Tuesday, January 27, 2015

Samurai Path on the Keisei Line

EMU Keisei 3700 series travels on the Keisei Main Line

Sakura is an old city in Chiba Prefecture, some 50 km east of Tokyo. It has been developed as a major city of the Shimousa region (northern part of Chiba Prefecture) since around the 15th century. Specifically, it has prospered since the 17th century, when Sakura Castle was constructed by Load Doi Toshikatsu. Although the castle was demolished during the Meiji Restoration in the 19th century, we can still see some moats and earthworks that surrounded the castle.

Along with the castle ruins, the ex-samurai residential area is a popular spot in Sakura City. Several ex-samurai houses are still preserved and open to the public. True, it is interesting to visit those houses, but my favorite is a foot path toward the ex-samurai residential area. It is called "Hiyodori (brown-eared bulbul) Sloping Path" by local people. Hiyodori Sloping Path is just unpaved narrow stairs surrounded by a bamboo forest. It is rather dark even during the daytime. When I climbed up this sloping path, I created an illusion of passing a samurai, who was descending the slope.

To get to this historical city, the Keisei Main Line is convenient. It takes about 50 minutes from Ueno Station in the downtown Tokyo area. The EMU 3700 series is one of the main fleets on the line. This urban commuter train was launched in 1991 as the Keisei's first EMU with a VVVF-inverter (variable frequency drive) control system. You can feel comfortable on a journey to the old castle city.

Hiyodori Sloping Path near Keisei-Sakura Station on the Keisei Main Line
More information about trains on the Keisei Line (in Japanese):

Saturday, January 24, 2015

Old and New Rolling Stocks on the Gotemba Line

EMU JR Central 313-3000 series travels on the Goremba Line

Whenever I visit a local railway, I also try to look for preserved old rolling stock there. For instance, when I visited the Gotemba Line last year, I came across an old steam locomotive (SL), which had been operated on the line. It was unit number 70 of the Type D52 preserved in front of Yamakita Station.

The D52 is a 2-8-2 (Whyte notation) type SL that has a tender attached. A total of 285 units had been built for three years since 1943 to pull 1,200 ton-class freight trains in the closing days of World War II. Overtaking the Type D51, the D52 had the largest driving wheel output among all SLs in Japan. After WWII, the D52 70 was moved to the Gotemba Line to pull the trans-mountain freight and passenger trains. Eventually, it was retired from the track in 1968, because the Gotemba Line was electrified. The distinctive feature of this SL is its large boiler. It was quite impressive for me.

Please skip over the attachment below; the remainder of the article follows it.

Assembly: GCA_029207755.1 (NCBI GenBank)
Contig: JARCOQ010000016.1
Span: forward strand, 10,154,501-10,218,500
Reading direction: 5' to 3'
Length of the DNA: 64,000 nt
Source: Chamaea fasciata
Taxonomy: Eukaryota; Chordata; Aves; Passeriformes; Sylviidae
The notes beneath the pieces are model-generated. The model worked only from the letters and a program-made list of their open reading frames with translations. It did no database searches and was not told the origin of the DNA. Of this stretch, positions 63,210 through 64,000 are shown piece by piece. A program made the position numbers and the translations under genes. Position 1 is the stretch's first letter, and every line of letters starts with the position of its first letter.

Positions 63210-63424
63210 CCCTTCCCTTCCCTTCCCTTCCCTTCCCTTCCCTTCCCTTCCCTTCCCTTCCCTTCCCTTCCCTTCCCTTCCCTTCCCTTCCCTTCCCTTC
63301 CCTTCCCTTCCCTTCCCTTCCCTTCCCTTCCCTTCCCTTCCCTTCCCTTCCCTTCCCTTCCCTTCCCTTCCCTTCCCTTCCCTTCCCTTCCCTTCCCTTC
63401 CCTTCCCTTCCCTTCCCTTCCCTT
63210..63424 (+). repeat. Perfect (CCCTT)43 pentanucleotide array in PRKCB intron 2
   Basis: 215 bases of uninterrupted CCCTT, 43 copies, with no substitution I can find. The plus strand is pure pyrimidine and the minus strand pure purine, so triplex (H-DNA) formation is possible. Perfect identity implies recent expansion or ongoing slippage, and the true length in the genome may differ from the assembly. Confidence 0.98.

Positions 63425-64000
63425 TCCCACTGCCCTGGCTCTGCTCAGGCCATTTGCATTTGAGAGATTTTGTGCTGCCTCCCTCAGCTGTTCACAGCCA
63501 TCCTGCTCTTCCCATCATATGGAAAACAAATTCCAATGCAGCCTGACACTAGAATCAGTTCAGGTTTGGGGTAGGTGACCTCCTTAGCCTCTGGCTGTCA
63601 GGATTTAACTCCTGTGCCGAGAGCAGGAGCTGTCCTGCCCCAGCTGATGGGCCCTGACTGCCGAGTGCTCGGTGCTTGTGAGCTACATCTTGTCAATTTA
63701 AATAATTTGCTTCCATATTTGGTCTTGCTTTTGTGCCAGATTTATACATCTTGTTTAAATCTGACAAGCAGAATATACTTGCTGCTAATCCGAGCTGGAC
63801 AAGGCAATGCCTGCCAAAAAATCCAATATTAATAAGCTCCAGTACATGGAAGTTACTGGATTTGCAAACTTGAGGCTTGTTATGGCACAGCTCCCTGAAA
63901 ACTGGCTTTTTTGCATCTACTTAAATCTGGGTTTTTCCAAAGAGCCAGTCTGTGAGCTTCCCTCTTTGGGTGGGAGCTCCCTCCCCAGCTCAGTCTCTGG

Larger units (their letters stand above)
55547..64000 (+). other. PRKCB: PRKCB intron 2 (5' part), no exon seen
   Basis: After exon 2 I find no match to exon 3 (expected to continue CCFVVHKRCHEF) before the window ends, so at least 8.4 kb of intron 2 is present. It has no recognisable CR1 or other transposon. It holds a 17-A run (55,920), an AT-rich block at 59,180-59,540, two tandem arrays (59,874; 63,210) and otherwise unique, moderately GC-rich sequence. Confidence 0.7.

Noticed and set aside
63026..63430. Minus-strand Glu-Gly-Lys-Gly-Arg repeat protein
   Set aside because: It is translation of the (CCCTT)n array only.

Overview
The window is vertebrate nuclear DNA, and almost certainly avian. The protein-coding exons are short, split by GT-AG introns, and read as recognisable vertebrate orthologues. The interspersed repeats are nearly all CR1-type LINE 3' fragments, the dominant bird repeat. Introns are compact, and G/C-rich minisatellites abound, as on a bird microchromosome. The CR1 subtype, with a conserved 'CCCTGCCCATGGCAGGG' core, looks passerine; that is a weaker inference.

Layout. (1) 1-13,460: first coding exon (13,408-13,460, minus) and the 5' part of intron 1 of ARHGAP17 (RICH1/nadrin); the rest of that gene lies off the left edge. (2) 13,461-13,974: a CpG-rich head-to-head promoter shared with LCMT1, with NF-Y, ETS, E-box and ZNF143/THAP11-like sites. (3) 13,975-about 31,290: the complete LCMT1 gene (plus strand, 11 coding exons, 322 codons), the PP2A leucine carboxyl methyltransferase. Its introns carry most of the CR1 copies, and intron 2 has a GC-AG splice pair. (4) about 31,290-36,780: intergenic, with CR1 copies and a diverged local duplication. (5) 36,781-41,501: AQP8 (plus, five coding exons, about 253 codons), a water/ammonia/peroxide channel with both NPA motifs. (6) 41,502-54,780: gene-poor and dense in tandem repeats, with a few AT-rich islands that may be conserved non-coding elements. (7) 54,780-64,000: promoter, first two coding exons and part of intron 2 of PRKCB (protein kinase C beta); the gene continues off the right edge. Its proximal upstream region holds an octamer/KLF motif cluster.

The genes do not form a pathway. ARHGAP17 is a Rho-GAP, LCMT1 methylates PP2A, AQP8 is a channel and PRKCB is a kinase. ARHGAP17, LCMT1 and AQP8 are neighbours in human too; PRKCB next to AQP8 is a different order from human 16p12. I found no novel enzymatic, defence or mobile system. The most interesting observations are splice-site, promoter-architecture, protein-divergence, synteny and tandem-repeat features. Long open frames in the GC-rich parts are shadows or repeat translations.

In the meantime, the latest rolling stock on the Gotemba Line is the EMU 313-3000 series launched in 1999. It has four 185kW induction motors with two IGBT-VVVF inverter (variable frequency drive) control systems per unit. The maximum speed is 130km per hour. The track gauge is 1,067mm and the electric system is 1,500V overhead. The 313-3000 series is operated every 30 minutes on average.

Both old and new rolling stocks are seen on the Gotemba Line.

Steam locomotive D52 70 is preserved in front of Yamakita Station on the Gotemba Line

Thursday, January 22, 2015

The Setting of the Big Dipper: Part 2

Overnight sleeper train, Hokutosei (the DD51 and the 24 series) stands at Hakodate Station 
Following my previous post, I am going to show you the operation of Hokutosei after arriving at Hakodate Station.

Hakodate was opened as a trading port by Tokugawa Shogunate in 1859. Hakodate Station has four bay platforms (dead-end platforms) in front of Hakodate Port, which is located near the head of Hakodate Peninsula. Thanks to its structure, the passengers, who came from Honshu (the main island of Japan) by a railway ferry boat, could transfer to a train in Hokkaido Island smoothly at this station. Today, the ferry is no longer operated, as the Seikan Submarine Tunnel was opened, but the scenery of the Hakodate Station is still the same as it was.

After arriving at the historical platform, Hokutosei releases the electric locomotive, Type ED79, from the dead-end side. It, then, receives the diesel locomotive (DL), Type DD51, on the other end of the train. This is because the track from Hakodate to the Sapporo Terminal is mainly non-electrified.

The DL, Type DD51, was launched in 1962 to replace steam locomotives on the trunk lines of Japanese National Railways (JNR). A total of 649 units were manufactured over 16 years. Currently, JR Hokkaido, which has taken over the role of JNR in Hokkaido Island, owns 13 units of Type DD51. The vigorous double-heading operation of the Hokutosei train is seen in the northern steep track between Hakodate and Sapporo.

The Big Dipper will go below the horizon soon. Ride it while you still can.
Hokutosei (the Big Dipper) leaves Hakodate Station, and heads to Sapporo Terminal